Peskin is also the best representative for his neighborhoods, with a track record of fighting for the rights of tenants and local business owners, for health coverage, transit and a sustainable city. His experience and sharp political instincts, honed during more knock-down drag-out fights than his opponents in City Hall may care to remember, position him as a powerful advocate for those who may not feel they are heard in the current political winds of The City. He says he has matured since he was last in office, and that may be so, but we trust the lessons he took away from that time do not include holding his tongue or backing down from fighting the city he believes San Francisco should be. We need that Aaron Peskin back.
Endorsement: Aaron Peskin
The San Francisco Sheriff’s Department has become one of the most innovative in the state under the leadership of Ross Mirkarimi. He has focused on expanding rehabilitation programs, establishing humane care for mentally ill inmates and inmates with special needs, like nursing mothers. He has moved to strengthen family connections for prisoners, grow job training programs and expand training for deputies, including certifying them for patrol to augment the police department, and has pushed to equip deputies with body cameras in county jail. He has started the process of housing transgender inmates with their preferred gender, making San Francisco the first county jail in the nation to do so, and he marched with the Black Lives Matter movement during protests.
Mirkarimi has been a polarizing figure. Many deputies bristle under his leadership and support his challenger, Vicki Hennessy, who served in the department for three decades, including as interim sheriff in 2012. Hennessy also has the support of eight current supervisors and the mayor. Hennessy has an impressive resume and solid experience for running the jails. Her leadership would undoubtedly be less controversial than Mirkarimi’s, but also likely less innovative and creative.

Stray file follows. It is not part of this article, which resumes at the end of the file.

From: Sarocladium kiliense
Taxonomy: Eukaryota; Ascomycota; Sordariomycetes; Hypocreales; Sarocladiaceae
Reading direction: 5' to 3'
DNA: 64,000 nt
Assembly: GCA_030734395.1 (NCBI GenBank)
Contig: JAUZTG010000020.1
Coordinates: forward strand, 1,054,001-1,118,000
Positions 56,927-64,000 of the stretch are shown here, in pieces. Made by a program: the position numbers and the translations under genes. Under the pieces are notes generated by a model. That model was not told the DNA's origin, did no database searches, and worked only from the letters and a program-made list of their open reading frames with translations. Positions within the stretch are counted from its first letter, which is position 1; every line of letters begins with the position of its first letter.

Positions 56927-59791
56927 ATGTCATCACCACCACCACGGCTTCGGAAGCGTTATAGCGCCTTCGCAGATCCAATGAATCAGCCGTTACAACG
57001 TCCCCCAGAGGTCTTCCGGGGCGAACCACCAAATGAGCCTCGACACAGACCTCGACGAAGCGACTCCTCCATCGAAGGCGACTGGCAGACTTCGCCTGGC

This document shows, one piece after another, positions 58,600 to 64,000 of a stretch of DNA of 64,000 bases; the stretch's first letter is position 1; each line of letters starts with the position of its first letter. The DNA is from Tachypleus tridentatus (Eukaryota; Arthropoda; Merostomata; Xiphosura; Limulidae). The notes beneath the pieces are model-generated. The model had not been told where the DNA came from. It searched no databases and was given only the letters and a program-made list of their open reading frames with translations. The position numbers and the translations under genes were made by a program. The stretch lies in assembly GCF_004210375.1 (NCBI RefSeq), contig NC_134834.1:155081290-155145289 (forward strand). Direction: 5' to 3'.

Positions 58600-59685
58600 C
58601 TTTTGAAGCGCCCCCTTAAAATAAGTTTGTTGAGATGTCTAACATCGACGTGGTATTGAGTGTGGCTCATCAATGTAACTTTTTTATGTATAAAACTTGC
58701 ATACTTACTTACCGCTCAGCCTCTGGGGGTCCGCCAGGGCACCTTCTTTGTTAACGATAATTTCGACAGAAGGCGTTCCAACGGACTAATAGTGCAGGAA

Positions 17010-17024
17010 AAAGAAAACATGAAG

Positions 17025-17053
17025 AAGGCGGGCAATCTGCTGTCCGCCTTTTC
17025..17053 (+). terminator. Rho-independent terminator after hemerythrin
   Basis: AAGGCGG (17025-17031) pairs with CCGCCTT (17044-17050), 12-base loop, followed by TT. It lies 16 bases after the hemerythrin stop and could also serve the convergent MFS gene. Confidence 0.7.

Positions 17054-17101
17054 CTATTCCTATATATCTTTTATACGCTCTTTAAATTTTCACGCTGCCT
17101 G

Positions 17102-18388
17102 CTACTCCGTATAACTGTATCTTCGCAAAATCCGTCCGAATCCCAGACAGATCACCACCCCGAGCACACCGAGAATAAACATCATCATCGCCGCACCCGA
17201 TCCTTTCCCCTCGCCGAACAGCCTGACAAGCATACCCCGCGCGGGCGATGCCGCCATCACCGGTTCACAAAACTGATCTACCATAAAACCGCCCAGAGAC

Mirkarimi has his liabilities. Political opponents have used Mirkarimi’s past charges of domestic violence against his progressive allies, branding them as apologists for such behavior. Mirkarimi acknowledges that he has made mistakes, both in his personal life and during his tenure as sheriff. He says his stumbles have made him more humble and a better leader of a department that has set its sights on rehabilitation, improving public safety and reforming the bail system.
Accusations of deputies staging gladiator-style fights among prisoners have led to calls questioning his management. He also came under fire for the release of Juan Francisco Lopez-Sanchez from custody under The City’s Sanctuary City law before he allegedly shot and killed Kathryn Steinle in July, rather than choosing to hand him over to immigration. Mirkarimi insists releasing Lopez-Sanchez was the right thing to do under city law and that it is an issue of due process.
We are encouraged by Mirkarimi’s reformist zeal, seeking to make the jail system in The City one that responds to the damage that both crime and incarceration do to our communities. His approach to criminal justice with a drive for social justice is the right fit for The City. He deserves another term.